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Re: PRACTICAL examples?
> There is a book entitled "Directory Enabled Networks"
Is it that book ?
Directory Enabled Networks
Today are there GPL pratictal D.E.N. tools or implementations available ?
----- Original Message -----
From: "Elizabeth Barham" <email@example.com>
To: "Brian K. Jones" <jonesy@CS.Princeton.EDU>
Cc: "ldap list" <openldap-software@OpenLDAP.org>
Sent: Thursday, May 30, 2002 11:15 PM
Subject: Re: PRACTICAL examples?
> Hi Brian,
> There is a book entitled "Directory Enabled Networks" that I tried to
> work through about one-and-a-half-year ago. At the time it all seemed
> kind of spacey - sounded great but "how does impliment this?" - since
> I did not have a solid foundation in directories themselves.
> Since then I've learned about directories and this is the type of
> thing this book discusses - putting all networking equipment in a
> directory. It even was very detailed, going so far to put specific
> racks in the directory, NICs, etc.
> "Brian K. Jones" <jonesy@CS.Princeton.EDU> writes:
> > I know this is the third email today, but I really can't help it.
> > After receiving, from some kind soul, a list of about 30 links related
> > to LDAP, I've spent the day scouring the web for some example
> > walkthrough or something that does NOT reference Babs Jensen, for
> > example.
> > The widespread assumption seems to be that EVERYONE will be using LDAP
> > in EXACTLY the same way - or that EVERYTHING in the inetOrgPerson
> > examples is directly analogous to, say, a NIS implementation, or an
> > inventory database, which it's NOT.
> > Are there ANY sources of RELEVANT, NOT OUTDATED, LDAPv3 examples
> > that illustrate only slightly more complex relationships than what
> > is all over the internet?
> This looks like what I was speaking about earlier:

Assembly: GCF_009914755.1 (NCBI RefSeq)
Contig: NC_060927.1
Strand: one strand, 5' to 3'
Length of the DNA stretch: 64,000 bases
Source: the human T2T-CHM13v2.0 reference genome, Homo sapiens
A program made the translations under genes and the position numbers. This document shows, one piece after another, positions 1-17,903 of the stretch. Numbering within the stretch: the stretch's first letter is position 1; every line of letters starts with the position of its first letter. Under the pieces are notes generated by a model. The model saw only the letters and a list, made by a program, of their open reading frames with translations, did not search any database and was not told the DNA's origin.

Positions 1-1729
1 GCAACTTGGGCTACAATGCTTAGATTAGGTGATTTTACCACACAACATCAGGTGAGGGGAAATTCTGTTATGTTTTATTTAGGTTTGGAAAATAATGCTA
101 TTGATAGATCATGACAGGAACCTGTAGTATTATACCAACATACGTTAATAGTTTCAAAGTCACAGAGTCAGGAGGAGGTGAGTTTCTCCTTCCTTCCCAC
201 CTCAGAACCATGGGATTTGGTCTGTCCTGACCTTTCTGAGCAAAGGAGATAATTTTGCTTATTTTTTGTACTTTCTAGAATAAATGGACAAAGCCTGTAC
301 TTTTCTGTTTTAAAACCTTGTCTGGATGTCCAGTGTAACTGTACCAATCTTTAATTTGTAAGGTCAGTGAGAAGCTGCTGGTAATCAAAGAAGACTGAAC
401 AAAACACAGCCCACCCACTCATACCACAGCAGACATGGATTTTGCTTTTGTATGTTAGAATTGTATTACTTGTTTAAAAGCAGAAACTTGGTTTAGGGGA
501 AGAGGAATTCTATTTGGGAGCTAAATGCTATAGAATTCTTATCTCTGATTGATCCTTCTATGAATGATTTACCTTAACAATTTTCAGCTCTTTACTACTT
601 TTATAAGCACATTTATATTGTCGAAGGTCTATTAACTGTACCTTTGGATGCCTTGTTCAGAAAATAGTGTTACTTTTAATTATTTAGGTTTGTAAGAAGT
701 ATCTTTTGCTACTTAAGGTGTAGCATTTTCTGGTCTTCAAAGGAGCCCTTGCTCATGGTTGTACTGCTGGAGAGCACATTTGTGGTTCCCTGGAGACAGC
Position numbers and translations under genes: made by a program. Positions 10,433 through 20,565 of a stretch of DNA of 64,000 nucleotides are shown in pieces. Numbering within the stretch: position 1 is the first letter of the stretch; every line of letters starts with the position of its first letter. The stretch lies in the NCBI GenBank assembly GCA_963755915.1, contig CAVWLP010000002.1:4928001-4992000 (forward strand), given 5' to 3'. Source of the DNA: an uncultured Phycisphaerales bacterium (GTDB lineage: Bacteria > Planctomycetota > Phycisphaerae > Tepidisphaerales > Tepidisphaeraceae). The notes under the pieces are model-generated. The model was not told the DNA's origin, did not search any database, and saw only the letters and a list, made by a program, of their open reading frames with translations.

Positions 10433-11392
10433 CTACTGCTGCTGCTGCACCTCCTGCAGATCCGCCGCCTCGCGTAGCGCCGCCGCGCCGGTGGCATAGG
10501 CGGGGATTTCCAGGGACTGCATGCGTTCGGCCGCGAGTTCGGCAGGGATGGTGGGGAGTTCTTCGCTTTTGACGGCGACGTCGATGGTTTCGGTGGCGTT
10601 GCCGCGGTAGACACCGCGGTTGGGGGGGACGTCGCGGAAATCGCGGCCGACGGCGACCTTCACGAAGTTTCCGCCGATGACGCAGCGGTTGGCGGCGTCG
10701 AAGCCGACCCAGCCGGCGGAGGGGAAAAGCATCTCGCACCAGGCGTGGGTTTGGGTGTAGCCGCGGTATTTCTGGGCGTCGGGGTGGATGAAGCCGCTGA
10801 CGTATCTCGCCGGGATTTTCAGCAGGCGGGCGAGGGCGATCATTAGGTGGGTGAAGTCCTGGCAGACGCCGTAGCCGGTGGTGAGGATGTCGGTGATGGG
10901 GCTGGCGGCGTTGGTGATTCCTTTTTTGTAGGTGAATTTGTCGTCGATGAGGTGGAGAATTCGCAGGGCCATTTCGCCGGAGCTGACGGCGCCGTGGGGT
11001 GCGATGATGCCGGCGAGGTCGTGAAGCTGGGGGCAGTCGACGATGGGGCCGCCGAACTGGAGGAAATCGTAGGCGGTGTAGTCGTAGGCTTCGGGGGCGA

> > Here's my example:
> > I have an inventory database, and the information contained in the
> > database is used to generate all kinds of stuff. DNS records, NIS maps,
> > dhcp configs, etc. The database mainly tracks networked hosts.
> > -- A host can have one or more interfaces.
> > -- An interface can have one or more IP's
> > -- An interface can also have zero or more aliases, which will be
> > associated with an IP address..
> > -- An interface must have a MAC.
> > Anyone who has had to deal with generating DNS files knows the
> > issues at hand here. How would I represent a relationship like this
> > in an LDIF file such that a user can search for all interfaces
> > belonging to a specific host, for example?
> You could, for example, make an objectClass representing a NIC, which
> MUST contain: (vendorName, MAC) [for example]
> A HOST could include the object class of NIC, and perhaps an interface
> Ideally, one should conceptualize it as a series of object (IIRC the
> book goes into great detail about this):
> InterFace1: IP Address, MAC
> InterFace2: IP Address, MAC
> Location: 3rd Floor
> Interface 1: IP Address, MAC, NIC
> whatever whatever.
> Anyway I've not done it but it appears that Cisco has thought a lot
> about this.
> hth, Elizabeth